Shen-kuang was a man who was obsessed with knowledge. He read the classics widely, studying deeply the Confucian Classics, the Tao Te Ching, and many other texts. He found that these teachings weren’t quite what he was looking for. Then he learned about Buddhism. As soon as he learned about it he was hooked and he studied day and night. At the age of 33 he went and lived a mountain for 8 years, just practicing on his own. After that he went to Shaolin temple.
He was seeking the Great Master Bodhidharma.
And he found Bodhidharma sitting, facing a wall. The Master was not teaching. Shen-kuang just sat in the room for a while, and the Bodhidharma just ignored him.
Shen-kuang had heard a lot of legendary stories about teachers and students. He had heard stories of great Buddhists who had fed themselves to tigers and who had cut open their skin to copy sutras in blood and other CRAZY things. And he thought that because Bodhidharma was this strict old fashioned teacher, he’d have to do something extreme.
It was a harsh winter and Shen-kuang went and sat outside of Bodhidharma’s cave in the snow. He sat all night and just let the snow fall on him.
In the morning Bodhidharma turned and asked, “What do you want?”
Shen-kuang replied, “I want you to give me the teachings of the Buddha.”
Bodhidharma scolded him. He called Shen-kuang arrogant and lazy.
Shen-kuang wanted to show the master he was truly determined. So he cut off his left forearm and placed it before Bodhidharma like an offering. (That escalated quickly). At this moment Bodhidharma saw that Shen-kuang had great determination and fearlessness. He welcomed him into the lineage and gave him the dharma name Huike, which means something along the lines of “wise lesson”.
When people write about this story they usually call him Huike the whole time. I think this was a significant initiation. Shen-kuang is a guy with two arms.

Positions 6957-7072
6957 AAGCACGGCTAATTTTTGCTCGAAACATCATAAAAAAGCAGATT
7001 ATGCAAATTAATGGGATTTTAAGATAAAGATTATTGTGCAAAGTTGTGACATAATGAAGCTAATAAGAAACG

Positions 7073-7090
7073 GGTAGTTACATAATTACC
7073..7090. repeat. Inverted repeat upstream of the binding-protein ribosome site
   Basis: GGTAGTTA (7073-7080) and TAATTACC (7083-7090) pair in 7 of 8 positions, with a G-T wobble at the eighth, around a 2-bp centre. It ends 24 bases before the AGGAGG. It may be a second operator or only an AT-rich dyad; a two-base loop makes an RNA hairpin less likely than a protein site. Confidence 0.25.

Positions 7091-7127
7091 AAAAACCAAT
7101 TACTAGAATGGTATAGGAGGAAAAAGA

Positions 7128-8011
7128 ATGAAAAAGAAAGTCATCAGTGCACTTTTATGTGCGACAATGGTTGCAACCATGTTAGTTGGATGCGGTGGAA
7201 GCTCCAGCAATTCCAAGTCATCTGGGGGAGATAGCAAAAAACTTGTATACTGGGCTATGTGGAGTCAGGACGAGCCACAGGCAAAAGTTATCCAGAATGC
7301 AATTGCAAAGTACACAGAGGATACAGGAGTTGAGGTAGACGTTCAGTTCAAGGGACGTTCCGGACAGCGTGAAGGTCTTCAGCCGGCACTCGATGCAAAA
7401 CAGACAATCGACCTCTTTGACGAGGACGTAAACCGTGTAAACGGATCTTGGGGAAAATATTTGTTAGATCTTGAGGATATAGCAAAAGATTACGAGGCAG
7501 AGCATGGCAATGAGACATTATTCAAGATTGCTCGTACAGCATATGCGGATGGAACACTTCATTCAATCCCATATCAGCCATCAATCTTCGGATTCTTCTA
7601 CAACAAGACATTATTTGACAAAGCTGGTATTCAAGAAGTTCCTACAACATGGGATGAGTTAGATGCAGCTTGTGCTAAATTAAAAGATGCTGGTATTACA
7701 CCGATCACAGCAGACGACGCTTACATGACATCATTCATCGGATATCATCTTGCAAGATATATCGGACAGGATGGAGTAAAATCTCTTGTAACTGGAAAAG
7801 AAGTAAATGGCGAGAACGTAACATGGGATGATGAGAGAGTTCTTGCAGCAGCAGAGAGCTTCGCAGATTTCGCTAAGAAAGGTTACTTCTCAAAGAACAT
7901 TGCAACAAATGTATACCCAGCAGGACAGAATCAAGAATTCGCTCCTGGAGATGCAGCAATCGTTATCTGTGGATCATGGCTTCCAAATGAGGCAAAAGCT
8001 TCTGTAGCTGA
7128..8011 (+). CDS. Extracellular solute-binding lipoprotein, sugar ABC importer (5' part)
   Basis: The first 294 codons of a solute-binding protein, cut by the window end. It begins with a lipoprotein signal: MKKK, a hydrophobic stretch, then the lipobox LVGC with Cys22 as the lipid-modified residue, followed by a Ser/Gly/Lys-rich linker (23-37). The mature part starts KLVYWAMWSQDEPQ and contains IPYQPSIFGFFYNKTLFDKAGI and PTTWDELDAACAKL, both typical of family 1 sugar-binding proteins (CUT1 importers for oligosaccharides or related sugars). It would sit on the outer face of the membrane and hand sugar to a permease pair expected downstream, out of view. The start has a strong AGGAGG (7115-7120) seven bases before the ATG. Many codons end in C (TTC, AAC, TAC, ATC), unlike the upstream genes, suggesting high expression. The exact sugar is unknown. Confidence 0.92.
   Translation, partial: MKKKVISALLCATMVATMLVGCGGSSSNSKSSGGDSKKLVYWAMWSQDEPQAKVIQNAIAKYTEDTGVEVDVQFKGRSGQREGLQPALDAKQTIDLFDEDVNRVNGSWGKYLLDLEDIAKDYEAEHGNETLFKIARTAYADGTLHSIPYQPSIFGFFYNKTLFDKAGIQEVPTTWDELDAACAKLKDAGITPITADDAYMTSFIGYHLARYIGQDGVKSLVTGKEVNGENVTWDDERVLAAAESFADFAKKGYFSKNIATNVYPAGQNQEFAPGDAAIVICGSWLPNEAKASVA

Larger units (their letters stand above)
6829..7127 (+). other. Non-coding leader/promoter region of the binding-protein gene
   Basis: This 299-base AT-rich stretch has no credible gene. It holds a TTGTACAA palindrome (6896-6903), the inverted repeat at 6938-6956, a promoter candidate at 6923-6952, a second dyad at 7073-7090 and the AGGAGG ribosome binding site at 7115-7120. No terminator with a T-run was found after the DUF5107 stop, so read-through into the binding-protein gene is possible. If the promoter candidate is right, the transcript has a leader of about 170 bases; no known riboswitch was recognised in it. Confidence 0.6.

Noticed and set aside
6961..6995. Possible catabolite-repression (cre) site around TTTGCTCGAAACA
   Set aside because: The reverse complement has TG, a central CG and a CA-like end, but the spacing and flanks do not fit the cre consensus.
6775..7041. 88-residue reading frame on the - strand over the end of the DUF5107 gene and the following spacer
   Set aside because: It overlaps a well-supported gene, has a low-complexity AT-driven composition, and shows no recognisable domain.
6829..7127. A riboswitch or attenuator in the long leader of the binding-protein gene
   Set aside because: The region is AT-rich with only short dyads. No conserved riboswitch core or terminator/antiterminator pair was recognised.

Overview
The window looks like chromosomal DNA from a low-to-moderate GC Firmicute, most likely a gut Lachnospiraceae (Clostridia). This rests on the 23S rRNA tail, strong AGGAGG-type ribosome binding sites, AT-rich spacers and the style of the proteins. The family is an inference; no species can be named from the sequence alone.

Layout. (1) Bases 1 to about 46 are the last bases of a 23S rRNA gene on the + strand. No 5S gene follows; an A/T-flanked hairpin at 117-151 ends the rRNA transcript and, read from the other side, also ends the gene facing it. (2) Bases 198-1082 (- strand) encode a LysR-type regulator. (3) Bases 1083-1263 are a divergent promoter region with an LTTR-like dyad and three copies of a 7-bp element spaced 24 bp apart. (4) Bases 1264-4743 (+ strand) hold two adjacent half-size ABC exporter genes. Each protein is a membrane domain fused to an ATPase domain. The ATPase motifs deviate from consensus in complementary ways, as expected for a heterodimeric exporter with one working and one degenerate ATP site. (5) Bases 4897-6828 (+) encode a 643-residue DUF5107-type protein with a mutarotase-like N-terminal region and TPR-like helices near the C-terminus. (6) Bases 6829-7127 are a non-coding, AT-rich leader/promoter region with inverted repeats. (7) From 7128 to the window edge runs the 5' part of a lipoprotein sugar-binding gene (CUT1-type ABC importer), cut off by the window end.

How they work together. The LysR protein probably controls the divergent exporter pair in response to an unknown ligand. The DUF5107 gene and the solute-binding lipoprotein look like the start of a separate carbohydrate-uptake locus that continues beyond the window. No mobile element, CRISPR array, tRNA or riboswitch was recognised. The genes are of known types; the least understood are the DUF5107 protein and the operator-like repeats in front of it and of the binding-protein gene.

“Will you give me the teachings of the Enlightened ones?” Huike asked.
“They can’t be given!” Bodhidharma replied.
Huike was disturbed. “My mind is troubled. Can you pacify it?”
Bodhidharma replied, “Bring it to me and I will pacify it.”
Huike thought for a while. Then he said, “I have searched for my mind and I really can’t find it anywhere.
Bodhidharma clapped and said, “I have pacified your mind.”
The great master really sounds like a jerk in this story.
Bodhidharma said, “You must set aside external things and make your mind serene. Still the mind so it stops random movements like a wall.” And he gave Huike a series of teachings from the Lankavatara Sutra, the story of the Buddha’s journey to Sri Lanka.
That’s the story. One Armed Huike became the successor to Barbarian Bodhidharma.
Seems a little unfair, doesn’t it? The reason Bodhidharma expected so much is that he thought all the Buddhists he had met in China were lazy, so he didn’t believe this guy that showed up would take him seriously. It tells you a lot about someone when they cut off their own arm, though.
About this story Ikkyu said, “Don’t wait for the man outside in the snow to cut off his arm. Help him now.”
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